The court actually considered SFG's argument that the remedies failed of their essential purpose, not because it necessarily agreed that the concept applied to the Agreement selling the loan portfolio, but because it made no difference in the result. The limited remedies did not fail of their essential purpose.

A contractual remedy fails of its essential purpose "when the remedy is ineffectual or when the seller fails to live up to the remedy's provisions", depriving the buyer of the benefit of the bargain. Neither of those conditions was present in this case. The fact that, in this case, SFG received no compensation for breach does not mean the remedies failed of their essential purpose. Said the court, "Indeed, the whole point of limiting remedies is to make some remedies unavailable." The Agreement contemplated the scenario which actually took place, i.e., a breach of the warranty that the collateral had not been released. It provided a corresponding limited remedy. "An agreed remedy does not fail of its essential purpose because it results in the party that bears the risk suffering the risk. Rather, it fails only where a party is unfairly deprived of the substantial value of its bargain."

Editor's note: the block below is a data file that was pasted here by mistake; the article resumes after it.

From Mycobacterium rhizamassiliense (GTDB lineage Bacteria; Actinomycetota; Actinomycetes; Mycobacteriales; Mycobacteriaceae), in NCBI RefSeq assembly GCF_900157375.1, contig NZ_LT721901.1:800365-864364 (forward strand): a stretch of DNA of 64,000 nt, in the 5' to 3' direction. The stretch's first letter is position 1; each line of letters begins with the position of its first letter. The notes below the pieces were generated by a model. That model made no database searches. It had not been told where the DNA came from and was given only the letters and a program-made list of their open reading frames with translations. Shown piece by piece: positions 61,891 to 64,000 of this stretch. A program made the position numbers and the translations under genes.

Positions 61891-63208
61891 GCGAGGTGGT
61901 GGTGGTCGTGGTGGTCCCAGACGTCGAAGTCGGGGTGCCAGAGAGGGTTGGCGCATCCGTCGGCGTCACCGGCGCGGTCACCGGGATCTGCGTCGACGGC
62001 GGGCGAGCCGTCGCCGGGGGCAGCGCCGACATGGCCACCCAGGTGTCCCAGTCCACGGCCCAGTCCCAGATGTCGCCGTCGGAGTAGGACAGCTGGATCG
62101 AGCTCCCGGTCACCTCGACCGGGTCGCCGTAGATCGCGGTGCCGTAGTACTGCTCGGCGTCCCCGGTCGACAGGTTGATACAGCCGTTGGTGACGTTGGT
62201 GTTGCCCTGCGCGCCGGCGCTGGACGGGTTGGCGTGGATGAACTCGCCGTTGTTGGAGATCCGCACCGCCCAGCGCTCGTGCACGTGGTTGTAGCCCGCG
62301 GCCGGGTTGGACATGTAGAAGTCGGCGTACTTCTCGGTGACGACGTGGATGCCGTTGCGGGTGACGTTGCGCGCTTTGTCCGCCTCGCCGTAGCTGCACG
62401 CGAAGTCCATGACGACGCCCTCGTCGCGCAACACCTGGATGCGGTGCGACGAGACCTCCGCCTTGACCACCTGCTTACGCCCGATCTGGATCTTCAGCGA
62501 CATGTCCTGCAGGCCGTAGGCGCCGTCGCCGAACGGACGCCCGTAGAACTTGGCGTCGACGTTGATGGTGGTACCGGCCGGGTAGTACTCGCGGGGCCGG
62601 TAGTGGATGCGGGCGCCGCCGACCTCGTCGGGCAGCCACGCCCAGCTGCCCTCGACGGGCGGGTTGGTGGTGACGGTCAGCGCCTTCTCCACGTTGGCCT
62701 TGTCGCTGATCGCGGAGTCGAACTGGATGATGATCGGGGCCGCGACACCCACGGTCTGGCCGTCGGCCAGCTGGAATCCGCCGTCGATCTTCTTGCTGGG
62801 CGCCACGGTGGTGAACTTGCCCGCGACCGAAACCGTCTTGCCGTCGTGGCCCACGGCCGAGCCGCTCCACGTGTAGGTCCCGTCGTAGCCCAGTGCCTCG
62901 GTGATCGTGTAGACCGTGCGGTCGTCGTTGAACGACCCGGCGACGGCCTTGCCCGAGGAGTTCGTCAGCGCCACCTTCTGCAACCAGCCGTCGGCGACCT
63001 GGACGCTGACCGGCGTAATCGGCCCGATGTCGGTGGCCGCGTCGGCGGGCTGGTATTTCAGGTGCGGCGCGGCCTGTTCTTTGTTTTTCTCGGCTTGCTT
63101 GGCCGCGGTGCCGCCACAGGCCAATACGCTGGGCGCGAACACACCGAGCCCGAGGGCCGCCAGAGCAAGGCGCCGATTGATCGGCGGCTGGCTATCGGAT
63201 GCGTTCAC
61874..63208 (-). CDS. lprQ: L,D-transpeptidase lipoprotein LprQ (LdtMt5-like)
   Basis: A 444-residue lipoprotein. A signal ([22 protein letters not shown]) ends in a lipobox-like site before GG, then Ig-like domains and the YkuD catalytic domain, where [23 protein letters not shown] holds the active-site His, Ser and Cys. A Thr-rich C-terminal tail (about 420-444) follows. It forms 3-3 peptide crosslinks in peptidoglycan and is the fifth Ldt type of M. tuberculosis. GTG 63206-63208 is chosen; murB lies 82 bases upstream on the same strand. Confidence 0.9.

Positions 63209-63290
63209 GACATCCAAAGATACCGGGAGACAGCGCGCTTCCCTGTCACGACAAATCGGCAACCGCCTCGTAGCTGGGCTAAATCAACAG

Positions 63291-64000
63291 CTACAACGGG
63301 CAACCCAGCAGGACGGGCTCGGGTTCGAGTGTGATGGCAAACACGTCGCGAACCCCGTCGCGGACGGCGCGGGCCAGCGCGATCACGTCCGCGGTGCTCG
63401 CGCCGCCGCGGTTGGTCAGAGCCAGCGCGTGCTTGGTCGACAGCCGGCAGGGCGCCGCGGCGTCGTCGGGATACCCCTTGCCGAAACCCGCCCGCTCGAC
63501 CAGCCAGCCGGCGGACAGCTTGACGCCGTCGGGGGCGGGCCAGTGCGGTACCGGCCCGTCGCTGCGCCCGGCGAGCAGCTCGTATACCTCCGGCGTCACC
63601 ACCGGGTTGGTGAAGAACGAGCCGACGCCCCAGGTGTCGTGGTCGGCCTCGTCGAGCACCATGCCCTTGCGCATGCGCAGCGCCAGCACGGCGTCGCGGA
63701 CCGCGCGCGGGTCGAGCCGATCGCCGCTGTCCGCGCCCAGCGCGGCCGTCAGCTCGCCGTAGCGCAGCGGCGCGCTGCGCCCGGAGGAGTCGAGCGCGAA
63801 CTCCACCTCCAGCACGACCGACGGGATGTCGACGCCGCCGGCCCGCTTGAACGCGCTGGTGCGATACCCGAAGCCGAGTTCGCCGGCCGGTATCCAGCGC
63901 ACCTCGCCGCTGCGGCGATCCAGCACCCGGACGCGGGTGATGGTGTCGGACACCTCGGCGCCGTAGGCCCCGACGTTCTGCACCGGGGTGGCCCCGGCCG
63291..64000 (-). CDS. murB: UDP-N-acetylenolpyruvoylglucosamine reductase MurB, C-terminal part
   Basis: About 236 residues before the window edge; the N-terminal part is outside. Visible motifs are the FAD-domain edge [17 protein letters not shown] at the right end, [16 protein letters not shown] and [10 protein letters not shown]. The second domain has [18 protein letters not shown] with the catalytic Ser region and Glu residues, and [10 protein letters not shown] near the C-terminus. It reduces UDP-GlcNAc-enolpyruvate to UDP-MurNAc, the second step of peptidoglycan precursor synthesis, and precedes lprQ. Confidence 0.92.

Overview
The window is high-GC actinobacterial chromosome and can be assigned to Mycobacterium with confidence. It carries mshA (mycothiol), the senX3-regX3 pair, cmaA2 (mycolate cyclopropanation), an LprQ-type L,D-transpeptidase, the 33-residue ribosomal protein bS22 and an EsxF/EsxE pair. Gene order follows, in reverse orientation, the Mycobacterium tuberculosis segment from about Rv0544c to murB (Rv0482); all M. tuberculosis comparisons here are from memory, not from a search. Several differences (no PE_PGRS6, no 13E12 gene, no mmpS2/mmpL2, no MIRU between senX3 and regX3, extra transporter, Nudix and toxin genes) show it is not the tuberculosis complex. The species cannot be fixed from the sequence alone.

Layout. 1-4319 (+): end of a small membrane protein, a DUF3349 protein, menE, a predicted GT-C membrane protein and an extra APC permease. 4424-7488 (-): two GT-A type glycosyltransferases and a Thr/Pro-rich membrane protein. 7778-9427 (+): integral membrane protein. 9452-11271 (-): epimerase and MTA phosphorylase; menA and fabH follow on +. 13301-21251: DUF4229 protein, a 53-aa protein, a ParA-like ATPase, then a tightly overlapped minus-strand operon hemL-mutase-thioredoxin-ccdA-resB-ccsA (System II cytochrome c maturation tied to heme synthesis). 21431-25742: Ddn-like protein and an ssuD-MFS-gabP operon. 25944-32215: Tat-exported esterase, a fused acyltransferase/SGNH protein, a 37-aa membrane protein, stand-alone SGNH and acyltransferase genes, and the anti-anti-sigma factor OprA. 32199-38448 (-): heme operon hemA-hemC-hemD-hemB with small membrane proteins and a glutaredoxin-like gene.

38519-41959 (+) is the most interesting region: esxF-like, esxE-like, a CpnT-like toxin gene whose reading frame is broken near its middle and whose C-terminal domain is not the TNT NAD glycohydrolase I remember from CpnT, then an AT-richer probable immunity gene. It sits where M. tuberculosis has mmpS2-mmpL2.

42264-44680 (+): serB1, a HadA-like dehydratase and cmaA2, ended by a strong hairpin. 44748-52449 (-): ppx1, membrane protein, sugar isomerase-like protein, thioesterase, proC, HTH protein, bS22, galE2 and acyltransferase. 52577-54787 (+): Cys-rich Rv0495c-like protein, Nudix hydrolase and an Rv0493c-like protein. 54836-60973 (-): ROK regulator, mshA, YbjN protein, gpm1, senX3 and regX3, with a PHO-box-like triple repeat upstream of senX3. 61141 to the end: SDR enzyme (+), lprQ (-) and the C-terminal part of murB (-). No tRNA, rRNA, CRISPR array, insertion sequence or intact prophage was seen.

But SFG had already received the benefit of its bargain through its resale of 13 of the remaining 16 properties. The court raised an alternative scenario that would have been open to SFG. SFG could have delayed or rejected the sales of the 13 properties. This would have preserved the remedy against McFarland. But SFG obviously made the same mathematical comparison that the court did and approved the sales of the 13 properties for an amount exceeding the Repurchase Price.